‘A Little Wisdom’ Leads Hot Docs Award Winners
By Pat Mullen
Yuqi Kang’s A Little Wisdom led the Hot Docs award winners announced last night. A Little Wisdom won the prize for Best Canadian Feature Documentary. The film is a visually sumptuous portrait of a young boy in Nepal as he begins his journey to become a monk. The jury called A Little Wisdom “outstandingly crafted” and remarked, “This absorbing cinematic film captures the distinct and moving inner rhythms of a Tibetan monastery, welcoming us into a world that we never thought a mischievous child could reveal.” A Little Wisdom screens again today at the Revue Cinema at 1:00 PM.
The Director’s Guild of Canada Special Jury Prize went to director Christy Garland for her feature What Walaa Wants. The doc is a powerful tale of a young girl beating the odds to pursue her dream job in the Palestinian Security Forces. The jury for praised Garland for “displaying an extraordinary bond between filmmaker and subject which then carries over to the audience.”
Director Michael Del Monte received the Emerging Canadian Filmmaker Award for Transformer. The film offers a portrait of transgender bodybuilder Janae Croc as she navigates her desire to look and feel like her true feminine self while continuing the strength training that empowers her. Transformer has maintained a healthy lead as the favourite Canadian film in the Audience Award race for the duration of the festival.
The Lindalee Tracey Award went to Fazila Amiri and Tim Tracey. The award honours the late filmmaker by supporting emerging filmmakers with a passion for documentary and socially conscious storytelling.
Jamie Miller’s Prince’s Tale scooped the prize for Best Canadian Short Documentary with its striking portrait of a burn survivor who channels his pain into art. The jury called Prince’s Tale “the kind of documentary we don’t see enough of—an honest portrait in which the subject has agency to choose where his story begins and where it doesn’t end.” The film briefly enjoyed a #1 spot in the overall Audience Award rankings at the midpoint of the festival when it dethroned Mr. Rogers doc Won’t You Be My Neighbour? and debuted at #1. The jury gave an honourable mention to Christian Borys and Marta Iwanek’s short Vika.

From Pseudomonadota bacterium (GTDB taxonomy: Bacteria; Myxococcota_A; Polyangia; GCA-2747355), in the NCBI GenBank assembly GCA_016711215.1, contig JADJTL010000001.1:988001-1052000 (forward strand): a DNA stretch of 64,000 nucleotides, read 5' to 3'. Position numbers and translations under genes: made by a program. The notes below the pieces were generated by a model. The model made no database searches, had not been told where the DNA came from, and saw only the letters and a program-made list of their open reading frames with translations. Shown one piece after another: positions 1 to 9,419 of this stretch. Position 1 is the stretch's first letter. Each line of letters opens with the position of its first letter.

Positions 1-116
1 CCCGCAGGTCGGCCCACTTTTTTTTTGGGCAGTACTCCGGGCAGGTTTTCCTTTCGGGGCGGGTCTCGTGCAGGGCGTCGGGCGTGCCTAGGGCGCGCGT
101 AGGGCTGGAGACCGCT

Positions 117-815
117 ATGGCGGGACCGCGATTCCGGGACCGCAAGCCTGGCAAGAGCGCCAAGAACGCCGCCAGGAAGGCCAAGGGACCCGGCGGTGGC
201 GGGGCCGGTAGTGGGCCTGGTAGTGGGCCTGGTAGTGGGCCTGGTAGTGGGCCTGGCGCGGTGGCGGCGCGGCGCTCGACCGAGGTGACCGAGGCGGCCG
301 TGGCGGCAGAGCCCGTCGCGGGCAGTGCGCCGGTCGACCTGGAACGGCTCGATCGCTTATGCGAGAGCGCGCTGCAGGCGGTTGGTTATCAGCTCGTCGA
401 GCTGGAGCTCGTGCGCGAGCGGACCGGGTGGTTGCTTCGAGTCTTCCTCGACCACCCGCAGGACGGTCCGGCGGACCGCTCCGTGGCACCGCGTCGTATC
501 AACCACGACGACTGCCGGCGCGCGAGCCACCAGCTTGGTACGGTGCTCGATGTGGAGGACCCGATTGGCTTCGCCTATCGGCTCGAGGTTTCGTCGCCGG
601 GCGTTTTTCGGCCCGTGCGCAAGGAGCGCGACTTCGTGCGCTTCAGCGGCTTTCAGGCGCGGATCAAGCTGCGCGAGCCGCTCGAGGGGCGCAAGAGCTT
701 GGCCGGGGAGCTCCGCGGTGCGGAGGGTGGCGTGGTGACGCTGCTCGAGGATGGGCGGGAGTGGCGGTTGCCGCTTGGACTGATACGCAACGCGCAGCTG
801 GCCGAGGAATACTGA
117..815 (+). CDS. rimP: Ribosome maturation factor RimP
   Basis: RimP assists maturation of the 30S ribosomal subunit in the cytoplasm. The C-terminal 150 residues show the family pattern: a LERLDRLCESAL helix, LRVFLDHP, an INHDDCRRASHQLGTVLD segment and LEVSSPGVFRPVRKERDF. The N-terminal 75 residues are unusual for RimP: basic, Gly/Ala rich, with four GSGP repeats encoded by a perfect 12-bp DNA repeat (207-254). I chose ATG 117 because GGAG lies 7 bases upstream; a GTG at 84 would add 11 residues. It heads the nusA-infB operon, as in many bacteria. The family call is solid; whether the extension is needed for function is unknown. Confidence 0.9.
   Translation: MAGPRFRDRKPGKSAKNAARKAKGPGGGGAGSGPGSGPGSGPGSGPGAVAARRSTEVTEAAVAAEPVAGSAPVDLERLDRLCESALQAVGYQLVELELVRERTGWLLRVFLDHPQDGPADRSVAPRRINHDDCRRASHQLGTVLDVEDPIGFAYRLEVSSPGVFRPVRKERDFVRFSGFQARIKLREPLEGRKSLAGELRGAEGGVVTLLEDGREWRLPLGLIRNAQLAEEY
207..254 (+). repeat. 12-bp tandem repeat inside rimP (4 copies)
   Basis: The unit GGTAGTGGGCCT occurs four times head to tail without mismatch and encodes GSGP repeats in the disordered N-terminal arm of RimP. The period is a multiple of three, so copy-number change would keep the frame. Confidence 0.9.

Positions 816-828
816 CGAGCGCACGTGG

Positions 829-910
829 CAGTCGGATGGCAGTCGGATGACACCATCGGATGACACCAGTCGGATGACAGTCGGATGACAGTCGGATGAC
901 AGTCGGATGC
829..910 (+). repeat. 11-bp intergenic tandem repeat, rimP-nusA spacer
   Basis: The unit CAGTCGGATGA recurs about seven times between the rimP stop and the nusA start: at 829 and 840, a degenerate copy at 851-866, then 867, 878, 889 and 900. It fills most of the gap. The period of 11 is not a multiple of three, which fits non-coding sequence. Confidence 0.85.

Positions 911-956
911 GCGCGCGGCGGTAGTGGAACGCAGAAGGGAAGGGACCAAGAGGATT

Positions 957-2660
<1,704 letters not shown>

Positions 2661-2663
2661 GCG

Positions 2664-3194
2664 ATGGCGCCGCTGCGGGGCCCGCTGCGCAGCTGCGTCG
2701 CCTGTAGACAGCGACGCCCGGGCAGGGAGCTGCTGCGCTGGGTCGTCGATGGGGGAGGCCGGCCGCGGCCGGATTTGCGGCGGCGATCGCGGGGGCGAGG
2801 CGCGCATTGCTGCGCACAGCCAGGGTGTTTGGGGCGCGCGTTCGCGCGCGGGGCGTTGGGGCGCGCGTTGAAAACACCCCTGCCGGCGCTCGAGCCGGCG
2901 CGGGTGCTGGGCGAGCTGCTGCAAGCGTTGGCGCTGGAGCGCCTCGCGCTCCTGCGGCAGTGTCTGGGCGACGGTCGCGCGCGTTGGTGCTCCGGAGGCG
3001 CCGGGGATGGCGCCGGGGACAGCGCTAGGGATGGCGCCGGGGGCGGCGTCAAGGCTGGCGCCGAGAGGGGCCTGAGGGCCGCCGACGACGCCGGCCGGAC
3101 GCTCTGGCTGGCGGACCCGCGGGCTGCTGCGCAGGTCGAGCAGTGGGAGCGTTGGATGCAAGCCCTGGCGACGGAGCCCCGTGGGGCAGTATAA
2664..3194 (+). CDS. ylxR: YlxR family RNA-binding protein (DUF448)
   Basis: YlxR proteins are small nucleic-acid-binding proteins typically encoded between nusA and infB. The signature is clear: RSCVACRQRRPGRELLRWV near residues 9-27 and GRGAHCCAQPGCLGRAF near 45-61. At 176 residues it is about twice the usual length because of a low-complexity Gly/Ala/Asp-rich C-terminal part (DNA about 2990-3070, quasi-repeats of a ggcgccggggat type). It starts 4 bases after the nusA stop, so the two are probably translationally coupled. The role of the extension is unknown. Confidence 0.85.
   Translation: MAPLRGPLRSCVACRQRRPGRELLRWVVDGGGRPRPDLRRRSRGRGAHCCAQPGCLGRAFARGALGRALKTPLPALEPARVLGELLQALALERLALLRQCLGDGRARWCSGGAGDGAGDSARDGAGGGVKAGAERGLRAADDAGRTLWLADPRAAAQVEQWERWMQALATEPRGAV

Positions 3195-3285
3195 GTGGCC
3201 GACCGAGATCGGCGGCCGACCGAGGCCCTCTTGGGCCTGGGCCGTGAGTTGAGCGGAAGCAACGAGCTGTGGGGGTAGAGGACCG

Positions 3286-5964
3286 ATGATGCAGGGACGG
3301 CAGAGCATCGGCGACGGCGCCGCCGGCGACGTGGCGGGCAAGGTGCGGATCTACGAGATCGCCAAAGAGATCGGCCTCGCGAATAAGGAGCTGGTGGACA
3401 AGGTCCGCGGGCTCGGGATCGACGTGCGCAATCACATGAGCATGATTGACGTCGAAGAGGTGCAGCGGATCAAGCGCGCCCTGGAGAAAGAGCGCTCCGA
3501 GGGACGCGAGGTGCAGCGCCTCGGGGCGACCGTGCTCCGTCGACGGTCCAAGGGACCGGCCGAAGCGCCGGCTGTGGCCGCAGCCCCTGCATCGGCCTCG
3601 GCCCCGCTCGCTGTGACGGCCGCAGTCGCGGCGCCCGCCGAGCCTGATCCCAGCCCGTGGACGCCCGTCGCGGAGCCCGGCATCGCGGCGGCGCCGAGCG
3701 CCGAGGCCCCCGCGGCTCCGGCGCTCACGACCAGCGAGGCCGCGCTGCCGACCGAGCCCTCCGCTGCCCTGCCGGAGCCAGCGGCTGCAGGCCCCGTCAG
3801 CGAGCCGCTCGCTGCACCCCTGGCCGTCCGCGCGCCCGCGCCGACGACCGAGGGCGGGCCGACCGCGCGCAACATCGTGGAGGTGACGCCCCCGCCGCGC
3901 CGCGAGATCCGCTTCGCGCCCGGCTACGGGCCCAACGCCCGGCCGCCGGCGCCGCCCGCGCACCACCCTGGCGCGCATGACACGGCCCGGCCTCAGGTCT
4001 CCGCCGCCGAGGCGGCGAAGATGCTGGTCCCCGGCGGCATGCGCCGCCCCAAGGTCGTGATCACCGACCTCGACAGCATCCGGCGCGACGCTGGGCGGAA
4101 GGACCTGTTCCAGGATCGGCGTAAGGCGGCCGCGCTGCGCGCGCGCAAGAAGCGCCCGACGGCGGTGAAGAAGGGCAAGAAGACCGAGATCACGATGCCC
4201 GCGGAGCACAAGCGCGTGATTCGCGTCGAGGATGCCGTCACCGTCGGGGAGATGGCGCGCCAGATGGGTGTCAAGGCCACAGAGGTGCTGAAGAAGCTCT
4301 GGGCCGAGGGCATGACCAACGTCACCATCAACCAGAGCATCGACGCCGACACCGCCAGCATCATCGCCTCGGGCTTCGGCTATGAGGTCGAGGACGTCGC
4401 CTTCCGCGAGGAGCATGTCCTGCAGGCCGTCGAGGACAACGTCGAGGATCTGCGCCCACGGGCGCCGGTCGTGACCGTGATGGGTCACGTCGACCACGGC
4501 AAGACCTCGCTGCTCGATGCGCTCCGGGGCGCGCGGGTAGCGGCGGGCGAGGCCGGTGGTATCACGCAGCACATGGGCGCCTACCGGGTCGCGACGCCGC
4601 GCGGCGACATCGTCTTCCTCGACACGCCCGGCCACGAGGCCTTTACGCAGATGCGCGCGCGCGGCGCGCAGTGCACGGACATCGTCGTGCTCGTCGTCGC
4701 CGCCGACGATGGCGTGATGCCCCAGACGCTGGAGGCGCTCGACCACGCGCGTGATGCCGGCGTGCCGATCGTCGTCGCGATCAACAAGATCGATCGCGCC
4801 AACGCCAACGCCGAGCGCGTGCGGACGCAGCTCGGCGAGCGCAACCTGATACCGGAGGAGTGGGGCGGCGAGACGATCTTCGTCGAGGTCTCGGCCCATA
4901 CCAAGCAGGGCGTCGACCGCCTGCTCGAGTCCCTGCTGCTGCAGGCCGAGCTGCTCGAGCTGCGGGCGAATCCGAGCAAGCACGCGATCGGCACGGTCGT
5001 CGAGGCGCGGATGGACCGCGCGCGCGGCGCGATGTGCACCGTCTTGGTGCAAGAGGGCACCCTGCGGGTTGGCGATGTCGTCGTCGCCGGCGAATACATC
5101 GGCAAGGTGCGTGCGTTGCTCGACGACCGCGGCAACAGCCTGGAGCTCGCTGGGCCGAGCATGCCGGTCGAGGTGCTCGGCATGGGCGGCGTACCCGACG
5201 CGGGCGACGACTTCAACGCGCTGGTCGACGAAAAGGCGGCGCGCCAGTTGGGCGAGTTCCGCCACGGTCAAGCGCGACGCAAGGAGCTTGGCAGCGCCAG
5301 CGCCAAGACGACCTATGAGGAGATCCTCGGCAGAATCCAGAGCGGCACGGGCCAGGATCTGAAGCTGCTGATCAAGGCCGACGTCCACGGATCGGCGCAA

On the international front, Danish director Christian Einshøj won the Best International Short Doc award for Haunted. The film explores a ghost story that haunts the filmmaker’s childhood home.
Under recent rule changes from the Academy of Motion Picture Arts and Sciences, Prince’s Tale and Haunted now quality for the Oscar for Best Documentary, Short Subject without having to complete the traditional (and costly) theatrical run required for eligibility.
The Best International Feature Documentary Award went to We Could Be Heroes directed by Hind Bensari. The film, a co-production between Denmark, Tunisia, Morocco, and Qatar, offers a portrait of Moroccan Paralympic gold medalist Azzedine Nouiri who is denied the support and glory his country promised when he returns home. The Special Jury Prize for International Feature Documentary offered a tie between Shameela Seedat’s Whispering Truth to Power and Corrado Punzi’s Wind of Swabia, while the Emerging International Filmmaker Award went to Elan Bogarín and Jonathan Bogarín for 306 Hollywood. Jill Magid received an honourable mention for her wild and brilliant The Proposal. The prize for Best Mid-Length Documentary went to the Italian film The Call by Enrico Maisto.
Previously announced career honours went to Barbara Kopple with the Outstanding Achievement Award, John Walker with the Focus On award, Ina Fichman with the Don Haig Award, and Cara Mertes with the Doc Mogul Award.
The awards presentation gave out over $85,000 to the distinguished filmmakers. Audience Award winners will be announced on Sunday and Monday.
Hot Docs runs April 26 to May 6. Please visit hotdocs.ca for more info.